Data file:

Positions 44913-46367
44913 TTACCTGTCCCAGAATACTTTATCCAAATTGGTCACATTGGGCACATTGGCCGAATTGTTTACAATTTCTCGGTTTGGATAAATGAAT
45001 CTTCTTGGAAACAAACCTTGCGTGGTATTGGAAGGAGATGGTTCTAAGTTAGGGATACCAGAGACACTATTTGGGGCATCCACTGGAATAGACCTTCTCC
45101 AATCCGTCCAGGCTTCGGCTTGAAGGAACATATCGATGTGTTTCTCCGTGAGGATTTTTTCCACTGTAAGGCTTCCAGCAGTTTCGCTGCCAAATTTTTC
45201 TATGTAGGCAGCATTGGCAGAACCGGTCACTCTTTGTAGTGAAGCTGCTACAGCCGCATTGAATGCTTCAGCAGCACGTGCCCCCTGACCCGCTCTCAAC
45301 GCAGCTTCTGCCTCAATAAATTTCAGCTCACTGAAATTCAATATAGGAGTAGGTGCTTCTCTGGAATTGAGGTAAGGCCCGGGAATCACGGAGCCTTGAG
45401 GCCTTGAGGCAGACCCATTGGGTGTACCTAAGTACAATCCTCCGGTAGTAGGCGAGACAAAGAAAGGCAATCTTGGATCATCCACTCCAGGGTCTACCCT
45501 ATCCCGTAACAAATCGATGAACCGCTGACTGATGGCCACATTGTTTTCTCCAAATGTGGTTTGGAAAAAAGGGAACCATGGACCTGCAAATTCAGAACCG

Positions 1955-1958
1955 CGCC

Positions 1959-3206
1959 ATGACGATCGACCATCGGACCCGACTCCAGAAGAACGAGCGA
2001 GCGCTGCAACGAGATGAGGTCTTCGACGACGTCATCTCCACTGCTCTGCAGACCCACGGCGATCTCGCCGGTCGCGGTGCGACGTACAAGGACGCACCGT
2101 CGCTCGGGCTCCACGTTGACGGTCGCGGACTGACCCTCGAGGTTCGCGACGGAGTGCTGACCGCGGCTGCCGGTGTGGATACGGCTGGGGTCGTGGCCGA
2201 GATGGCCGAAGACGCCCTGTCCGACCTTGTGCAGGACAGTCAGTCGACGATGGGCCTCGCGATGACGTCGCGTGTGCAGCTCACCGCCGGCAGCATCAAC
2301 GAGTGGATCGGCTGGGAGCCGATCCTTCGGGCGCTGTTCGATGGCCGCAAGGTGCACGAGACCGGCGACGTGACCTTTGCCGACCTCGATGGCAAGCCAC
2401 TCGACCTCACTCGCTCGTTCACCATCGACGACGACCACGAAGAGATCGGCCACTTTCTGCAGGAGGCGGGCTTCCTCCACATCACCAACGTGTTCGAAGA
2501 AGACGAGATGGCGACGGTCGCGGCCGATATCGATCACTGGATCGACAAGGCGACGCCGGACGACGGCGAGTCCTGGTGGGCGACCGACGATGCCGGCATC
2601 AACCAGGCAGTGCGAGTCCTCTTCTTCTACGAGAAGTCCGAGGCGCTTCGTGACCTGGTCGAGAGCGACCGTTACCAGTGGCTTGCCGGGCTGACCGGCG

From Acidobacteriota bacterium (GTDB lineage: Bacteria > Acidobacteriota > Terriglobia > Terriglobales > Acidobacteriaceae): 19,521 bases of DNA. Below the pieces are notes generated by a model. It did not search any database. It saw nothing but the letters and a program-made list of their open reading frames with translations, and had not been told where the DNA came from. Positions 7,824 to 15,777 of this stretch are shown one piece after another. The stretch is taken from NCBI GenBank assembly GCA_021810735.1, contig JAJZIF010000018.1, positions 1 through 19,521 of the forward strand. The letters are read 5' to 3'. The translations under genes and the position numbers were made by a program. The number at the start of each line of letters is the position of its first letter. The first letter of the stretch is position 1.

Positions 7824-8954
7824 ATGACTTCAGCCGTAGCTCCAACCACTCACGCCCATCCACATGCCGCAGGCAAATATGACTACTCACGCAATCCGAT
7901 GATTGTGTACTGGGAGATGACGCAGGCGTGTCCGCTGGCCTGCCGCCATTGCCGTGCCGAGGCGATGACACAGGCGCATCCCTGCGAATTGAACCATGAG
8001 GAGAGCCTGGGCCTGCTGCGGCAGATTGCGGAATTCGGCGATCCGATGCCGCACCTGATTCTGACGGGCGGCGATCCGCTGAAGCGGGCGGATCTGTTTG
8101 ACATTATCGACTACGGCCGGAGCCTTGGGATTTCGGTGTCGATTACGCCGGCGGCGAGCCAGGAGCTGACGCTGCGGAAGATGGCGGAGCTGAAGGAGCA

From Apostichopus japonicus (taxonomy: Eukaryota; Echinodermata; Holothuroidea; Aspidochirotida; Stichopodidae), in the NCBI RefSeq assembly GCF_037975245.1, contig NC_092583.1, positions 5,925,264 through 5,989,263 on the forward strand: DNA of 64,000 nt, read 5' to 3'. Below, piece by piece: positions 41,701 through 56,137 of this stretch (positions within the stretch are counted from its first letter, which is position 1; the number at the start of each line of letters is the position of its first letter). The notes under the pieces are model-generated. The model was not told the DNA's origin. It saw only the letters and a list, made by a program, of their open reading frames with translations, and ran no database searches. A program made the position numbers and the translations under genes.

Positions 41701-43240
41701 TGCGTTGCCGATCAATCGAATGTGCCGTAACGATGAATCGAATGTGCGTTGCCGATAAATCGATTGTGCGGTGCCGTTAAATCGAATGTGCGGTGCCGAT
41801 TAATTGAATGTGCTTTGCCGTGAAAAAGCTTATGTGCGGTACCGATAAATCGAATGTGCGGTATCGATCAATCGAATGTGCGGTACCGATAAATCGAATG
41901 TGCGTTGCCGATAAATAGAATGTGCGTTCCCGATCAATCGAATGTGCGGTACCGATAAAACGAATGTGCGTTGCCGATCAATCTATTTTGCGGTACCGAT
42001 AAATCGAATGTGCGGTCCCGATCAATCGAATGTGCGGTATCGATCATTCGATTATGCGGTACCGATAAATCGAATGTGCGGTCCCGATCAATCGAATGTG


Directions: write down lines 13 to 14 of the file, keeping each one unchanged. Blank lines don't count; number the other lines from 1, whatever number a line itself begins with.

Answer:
2001 GCGCTGCAACGAGATGAGGTCTTCGACGACGTCATCTCCACTGCTCTGCAGACCCACGGCGATCTCGCCGGTCGCGGTGCGACGTACAAGGACGCACCGT
2101 CGCTCGGGCTCCACGTTGACGGTCGCGGACTGACCCTCGAGGTTCGCGACGGAGTGCTGACCGCGGCTGCCGGTGTGGATACGGCTGGGGTCGTGGCCGA